10 Common Myths about Skin Tags That You Should Stop Believing

 Skin tags can be a physical nuisance but as much as the problem is physical, it is also very confusing. Those minute pieces of excess hanging skin growing on your body can also be very worrying because of the rumors abounding that skin tags may be either benign or malignant. Throughout the net, you will see a variety of information giving you several natural remedies on how to remove skin tags. There is also a lot of incorrect information about skin tags itself. Here are ten if the most common myths surrounding skin tags.

 Skin tags are nothing but trouble

Skin tags also called by their medical name as acrochordons or fibroepithelial polyps (FEP) are just regular tiny pieces of fleshy skin which appear in more than 50% of the world’s population. They are a common feature of aging and the only problem with them is when they appear in odd places like between the groin or the eyes. Although skin tags don’t usually lead to serious conditions, doctors will always suggest they get checked out.

 Skin tags are cancerous

According to dermatologists, skin tags are not cancerous and thus it is not necessary to remove them. They are almost always benign. Most people prefer removing skin tags because of cosmetic or discomforting reasons. It would not be a problem if you just let them be however there could be exceptions.

 When skin tags are not skin tags

One study found two such patients with a condition called basal cell nevus syndrome had several basal cell carcinomas growing on their body that resembled skin tags. Dermatologists also say that certain cancers like melanoma, squamous cell carcinoma, and basal cell carcinoma can resemble skin tags. This is when you need to go to an experienced and certified dermatologist who can identify the problem and make an accurate diagnosis. If any tag changes color, starts oozing, bleeding or itching, see a dermatologist.

 You can remove skin tags at home

You can but you should not. While skin tags are mostly a cosmetic problem, they should be shown to a dermatologist when you want to remove them. Skin tags especially on eyes can bleed a lot which is why dermatologists say that you should never listen to those quack remedies and try to remove the tag yourself. Removing skin tags yourself can result in painful conditions.

 Don’t diagnose a skin tag yourself

You should not try and conclude that your skin tag is a benign one simply because you aren’t exactly qualified to do so. A dermatologist is more likely to give you your peace of mind when it involves large skin tags. If you prefer them removed, then they can by medical procedures that include cryosurgery, cauterization, electrosurgery or excisions.

 Removing a skin tag might make more grow

How far from the truth. Many worry that a skin tag may grow bigger or get worse if you attempt to remove it. This is a bogus myth and if more grow in the same area, it means they were meant to grow there. Removing one skin tag doesn’t mean you may get another.

 You can remove skin tags with creams and OTC remedies

If it were that simple, then why the need for dermatologists and surgical procedures. The truth is that there is no FDA approved magic potion to remove skin tags as yet. There may be future products that could possibly remove benign growths, but they don’t exist as yet.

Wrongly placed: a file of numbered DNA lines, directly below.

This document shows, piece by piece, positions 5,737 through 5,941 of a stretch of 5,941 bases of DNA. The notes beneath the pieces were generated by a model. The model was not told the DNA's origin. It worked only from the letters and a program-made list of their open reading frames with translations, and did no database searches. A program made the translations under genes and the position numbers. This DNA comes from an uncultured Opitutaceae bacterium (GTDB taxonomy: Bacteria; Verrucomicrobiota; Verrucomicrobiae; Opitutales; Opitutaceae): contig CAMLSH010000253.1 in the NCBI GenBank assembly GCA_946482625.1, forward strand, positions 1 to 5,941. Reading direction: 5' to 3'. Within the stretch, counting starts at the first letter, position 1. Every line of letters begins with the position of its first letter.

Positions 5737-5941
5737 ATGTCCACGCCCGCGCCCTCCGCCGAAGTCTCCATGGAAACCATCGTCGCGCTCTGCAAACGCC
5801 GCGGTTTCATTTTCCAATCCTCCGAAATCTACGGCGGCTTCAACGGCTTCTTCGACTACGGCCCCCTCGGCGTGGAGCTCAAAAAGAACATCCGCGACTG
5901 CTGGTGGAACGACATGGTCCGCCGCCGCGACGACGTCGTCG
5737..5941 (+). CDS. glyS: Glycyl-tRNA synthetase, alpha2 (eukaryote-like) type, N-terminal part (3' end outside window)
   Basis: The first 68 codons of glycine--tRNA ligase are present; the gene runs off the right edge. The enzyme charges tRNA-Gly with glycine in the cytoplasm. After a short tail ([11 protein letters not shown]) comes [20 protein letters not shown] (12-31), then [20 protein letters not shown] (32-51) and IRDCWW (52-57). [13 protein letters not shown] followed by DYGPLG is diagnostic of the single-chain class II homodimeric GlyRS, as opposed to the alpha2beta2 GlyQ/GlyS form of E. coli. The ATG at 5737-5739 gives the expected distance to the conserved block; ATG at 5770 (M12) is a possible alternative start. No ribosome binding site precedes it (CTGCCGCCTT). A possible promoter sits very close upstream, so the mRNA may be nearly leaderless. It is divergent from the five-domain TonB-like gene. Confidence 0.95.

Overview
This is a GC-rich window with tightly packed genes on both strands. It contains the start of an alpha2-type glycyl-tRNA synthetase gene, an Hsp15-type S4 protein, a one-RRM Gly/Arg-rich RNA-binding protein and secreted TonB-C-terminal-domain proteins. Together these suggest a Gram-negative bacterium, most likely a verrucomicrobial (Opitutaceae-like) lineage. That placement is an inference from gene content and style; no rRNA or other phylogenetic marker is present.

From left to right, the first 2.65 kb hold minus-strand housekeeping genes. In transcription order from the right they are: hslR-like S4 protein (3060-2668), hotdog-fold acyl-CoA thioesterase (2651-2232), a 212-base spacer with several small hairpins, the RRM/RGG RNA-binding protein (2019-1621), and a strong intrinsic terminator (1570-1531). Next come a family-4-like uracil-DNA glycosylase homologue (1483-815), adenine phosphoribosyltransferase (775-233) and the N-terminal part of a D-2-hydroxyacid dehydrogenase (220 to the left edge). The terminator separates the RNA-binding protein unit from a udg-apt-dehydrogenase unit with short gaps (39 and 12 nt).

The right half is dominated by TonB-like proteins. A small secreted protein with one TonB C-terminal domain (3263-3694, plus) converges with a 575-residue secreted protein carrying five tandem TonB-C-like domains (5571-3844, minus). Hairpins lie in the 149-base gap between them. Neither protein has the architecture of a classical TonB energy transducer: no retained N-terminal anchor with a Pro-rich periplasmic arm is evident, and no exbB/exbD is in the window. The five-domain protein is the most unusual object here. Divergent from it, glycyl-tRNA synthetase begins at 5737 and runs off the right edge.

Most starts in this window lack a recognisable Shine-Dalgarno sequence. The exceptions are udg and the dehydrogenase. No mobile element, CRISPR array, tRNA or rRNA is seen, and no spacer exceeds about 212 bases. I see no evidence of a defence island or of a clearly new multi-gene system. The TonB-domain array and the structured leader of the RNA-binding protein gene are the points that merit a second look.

There is nothing you can do to prevent skin tags

Because skin tags may appear suddenly out of nowhere, we all think them to be uncontrollable but that is false. Skin experts say that skin tags are especially common in obese and overweight people or those with conditions like insulin resistance and diabetes.

 Maintain your weight and lifestyle to prevent skin tags

Maintaining your weight may reduce the risk of skin tags. Skin tags could also be an indicator of bad health especially if you eat too many saturated fats, live a poor lifestyle, consume too much sugar and have an unhealthy BMI. You are asking for trouble that is a lot more than skin tags.

 Skin tags occur in ‘dirty’ or unfit people

Not at all. Anyone can get skin tags and they are not related to bad hygiene in any way says Sonam Yadav MD. They could be a result of obesity, PCOD, diabetes, pregnancy, thyroid imbalance and tight clothing.

 Skin tags result from skin friction

You can’t get skin tags from skin rubbing against skin. It is the creases and folds in the skin that create a suitable environment for a virus that could cause skin tags. When viruses make their way into a skin follicle, the local DNA gets infected creating a skin tag.

 Skin tags are contagious

No. In no way are skin tags contagious so don’t start cringing or acting weird if you see a skin tag on your friend’s body. Some skin tags can be caused by HPV or human papillomavirus. Viruses land on the skin frequently but the skin doesn’t play a very good host. Once the virus is able to embed itself into the skin, the skin isolates it resulting in the skin tag, so there is no way it can be contagious.

 All growths sticking out of our bodies are skin tags

Not every bump or protrusions on our bodies are skin tags. There are moles, and sebhoerric keratoses that could look like skin tags. It could also be a more serious condition like genital warts that warrant medical intervention. There are some skin growths that could be an extension of skin glands which can get infected if you start poking around. If a skin tag shows signs of pigmentation, then see a doctor.

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